Paneer Burger

Spicy Indian-inspired Paneer Burger with veggies. A favorite among veggie lovers!

Indian Paneer Burger Recipe with step by step pictures | Learn how to make spicy paneer burgers | Veggie Burgers | Foodomania.com

There comes a point in every Indian vegetarian’s life when he or she stops to wonder –  Is Paneer the only substitute for meat? The answer is – mostly – Yes. Most of the fabulous recipes which use meat can be suitably modified to create healthy and tasty vegetarian dishes. And instead of the meat component, Paneer is used.

With around 18 grams of protein per 100 grams of Paneer, it is also widely accepted as an excellent protein source for vegetarians. Of course, there are many more faux meat substitutes available in the market these days. And then there is Tofu. But none of these substitutes come close to the flavor and flexibility offered by Paneer – IMO.

I created this burger recipe with leftover paneer. After having enjoyed a rich meal of Paneer Pasanda and Naan the previous day, I was in no mood for another royal meal. I wanted something light, fresh and healthy – and most importantly – I wanted to use up all the leftover paneer and grilled veggies. This burger is as healthy as it is delicious. And it hardly takes 15-20 minutes from start to finish. If you’re looking for a nice Indian-inspired veggie burger – this is a great recipe!   (more…)

40 Navratri Prasad Recipes

This list of Navratri Prasad Recipes will give you a wide variety of choices on what to make during this grand Indian festive season! If you are an Indian who celebrates the auspicious festival, you would love these simple, vegetarian, no-onion & no-garlic recipes!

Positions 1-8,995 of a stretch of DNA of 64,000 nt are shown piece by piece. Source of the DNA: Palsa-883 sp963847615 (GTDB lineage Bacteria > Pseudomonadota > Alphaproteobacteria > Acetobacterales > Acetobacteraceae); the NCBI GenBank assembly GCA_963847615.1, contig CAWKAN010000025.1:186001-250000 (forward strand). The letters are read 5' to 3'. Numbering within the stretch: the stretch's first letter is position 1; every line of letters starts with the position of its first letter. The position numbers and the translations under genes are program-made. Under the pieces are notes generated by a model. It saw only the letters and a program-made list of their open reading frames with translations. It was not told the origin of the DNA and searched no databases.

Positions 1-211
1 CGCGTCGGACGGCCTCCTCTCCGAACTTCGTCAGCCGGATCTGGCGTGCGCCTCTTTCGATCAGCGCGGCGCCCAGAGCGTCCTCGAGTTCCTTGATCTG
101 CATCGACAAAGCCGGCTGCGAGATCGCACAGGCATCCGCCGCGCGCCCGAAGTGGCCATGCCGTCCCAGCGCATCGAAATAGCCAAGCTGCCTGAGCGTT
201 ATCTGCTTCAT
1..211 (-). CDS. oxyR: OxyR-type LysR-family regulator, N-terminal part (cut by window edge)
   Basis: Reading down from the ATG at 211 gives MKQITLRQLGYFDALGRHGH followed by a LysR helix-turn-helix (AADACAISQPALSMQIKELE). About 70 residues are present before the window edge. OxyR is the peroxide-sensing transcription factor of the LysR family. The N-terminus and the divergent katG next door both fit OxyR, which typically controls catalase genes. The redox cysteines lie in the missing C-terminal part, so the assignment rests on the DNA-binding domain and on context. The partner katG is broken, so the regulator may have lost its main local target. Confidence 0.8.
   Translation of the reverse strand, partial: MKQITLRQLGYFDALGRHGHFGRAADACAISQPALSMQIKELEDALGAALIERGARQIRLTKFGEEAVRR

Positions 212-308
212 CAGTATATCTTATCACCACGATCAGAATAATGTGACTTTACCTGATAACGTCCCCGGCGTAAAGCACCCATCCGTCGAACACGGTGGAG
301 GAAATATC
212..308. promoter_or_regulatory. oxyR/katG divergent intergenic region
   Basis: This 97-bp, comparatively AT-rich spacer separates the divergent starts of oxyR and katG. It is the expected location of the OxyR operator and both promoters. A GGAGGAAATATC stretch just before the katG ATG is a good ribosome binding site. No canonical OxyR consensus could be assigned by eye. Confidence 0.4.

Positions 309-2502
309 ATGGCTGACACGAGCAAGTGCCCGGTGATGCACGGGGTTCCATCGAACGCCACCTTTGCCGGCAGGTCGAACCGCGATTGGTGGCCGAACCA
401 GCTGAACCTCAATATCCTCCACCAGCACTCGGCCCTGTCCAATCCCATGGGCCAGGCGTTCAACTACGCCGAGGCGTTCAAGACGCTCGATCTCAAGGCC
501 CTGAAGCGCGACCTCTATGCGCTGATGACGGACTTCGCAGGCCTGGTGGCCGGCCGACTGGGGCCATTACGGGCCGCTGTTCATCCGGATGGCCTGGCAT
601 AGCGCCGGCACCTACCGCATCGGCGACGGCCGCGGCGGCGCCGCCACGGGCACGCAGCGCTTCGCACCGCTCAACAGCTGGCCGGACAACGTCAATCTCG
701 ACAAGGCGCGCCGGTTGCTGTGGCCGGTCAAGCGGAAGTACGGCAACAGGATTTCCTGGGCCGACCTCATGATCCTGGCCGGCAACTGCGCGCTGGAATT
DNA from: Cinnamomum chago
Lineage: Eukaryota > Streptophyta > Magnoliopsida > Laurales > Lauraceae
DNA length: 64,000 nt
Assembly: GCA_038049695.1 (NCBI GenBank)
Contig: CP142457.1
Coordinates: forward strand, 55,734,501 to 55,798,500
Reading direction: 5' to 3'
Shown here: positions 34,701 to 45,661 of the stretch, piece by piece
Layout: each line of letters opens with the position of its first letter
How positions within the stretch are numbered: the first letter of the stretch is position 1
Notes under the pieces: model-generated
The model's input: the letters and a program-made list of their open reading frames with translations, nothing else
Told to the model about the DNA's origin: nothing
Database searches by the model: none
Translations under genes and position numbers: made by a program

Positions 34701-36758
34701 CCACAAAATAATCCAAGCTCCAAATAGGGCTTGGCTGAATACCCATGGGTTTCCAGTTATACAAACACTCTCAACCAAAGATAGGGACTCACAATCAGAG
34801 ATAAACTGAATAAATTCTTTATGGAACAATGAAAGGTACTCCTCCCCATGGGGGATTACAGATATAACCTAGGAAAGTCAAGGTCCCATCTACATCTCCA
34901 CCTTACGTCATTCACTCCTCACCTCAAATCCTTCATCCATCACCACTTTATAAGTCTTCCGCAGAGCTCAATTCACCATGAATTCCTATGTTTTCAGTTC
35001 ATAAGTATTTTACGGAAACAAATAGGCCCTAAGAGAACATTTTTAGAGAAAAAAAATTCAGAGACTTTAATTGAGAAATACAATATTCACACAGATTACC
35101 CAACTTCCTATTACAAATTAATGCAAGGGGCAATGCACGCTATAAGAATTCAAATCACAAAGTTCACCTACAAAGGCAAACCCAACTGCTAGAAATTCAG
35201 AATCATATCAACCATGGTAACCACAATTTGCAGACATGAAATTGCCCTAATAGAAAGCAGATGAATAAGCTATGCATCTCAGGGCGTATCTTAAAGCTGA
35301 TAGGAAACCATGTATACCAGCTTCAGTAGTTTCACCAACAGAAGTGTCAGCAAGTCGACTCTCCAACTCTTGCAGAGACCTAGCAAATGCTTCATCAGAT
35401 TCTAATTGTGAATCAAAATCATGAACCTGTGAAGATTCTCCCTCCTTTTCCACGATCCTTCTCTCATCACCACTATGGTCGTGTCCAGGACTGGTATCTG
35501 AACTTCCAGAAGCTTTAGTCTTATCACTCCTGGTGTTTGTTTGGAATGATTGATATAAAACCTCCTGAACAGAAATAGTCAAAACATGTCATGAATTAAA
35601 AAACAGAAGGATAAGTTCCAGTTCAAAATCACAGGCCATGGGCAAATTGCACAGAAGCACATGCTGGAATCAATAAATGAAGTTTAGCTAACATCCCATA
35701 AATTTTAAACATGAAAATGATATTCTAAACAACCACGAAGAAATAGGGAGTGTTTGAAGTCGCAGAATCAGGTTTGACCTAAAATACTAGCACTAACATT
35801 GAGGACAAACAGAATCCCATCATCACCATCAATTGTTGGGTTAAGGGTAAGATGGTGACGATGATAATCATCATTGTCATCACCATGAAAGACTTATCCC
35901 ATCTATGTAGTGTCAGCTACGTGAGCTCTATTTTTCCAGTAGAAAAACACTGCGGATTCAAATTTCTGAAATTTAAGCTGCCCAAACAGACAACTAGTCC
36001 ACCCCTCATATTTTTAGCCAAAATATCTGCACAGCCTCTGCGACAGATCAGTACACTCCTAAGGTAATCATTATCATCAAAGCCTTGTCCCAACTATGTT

Navratri Prasad Recipes by Foodomania.com

(Reposted from 2014!)

Navratri translates to 9 Nights. 🙂 The festival of Navaratri / Navratri lasts for 9 Nights and 10 Days, during which time 9 versions of Shakti (or the Goddess) are worshiped.  As all Indian festivals are, this period too is celebrated with great pomp and show! Traditions vary from region to region, but largely – people follow a simple, sattvic diet, worship different Goddesses and share the “Prasad” (which is the food offered to the Goddess) with their friends and family. You can read a lot more about this festival here.

Food during Navratri is simple and light on the stomach (unlike other festivals where its all about deep frying!! 😀 ). Meat products are usually avoided during this period. Most people confine their diets to fruits and fruit juices and eating just once during the day. While South Indians avoid onion, garlic from their diets, North Indians are known to be more strict with their diet and allow only certain types of flours and grains to be consumed during the period. It would be difficult to exactly tell you what is followed, since traditions tend to vary so much. However, I’ve tried to put together a list of Navratri prasad recipes commonly prepared in various households.

(more…)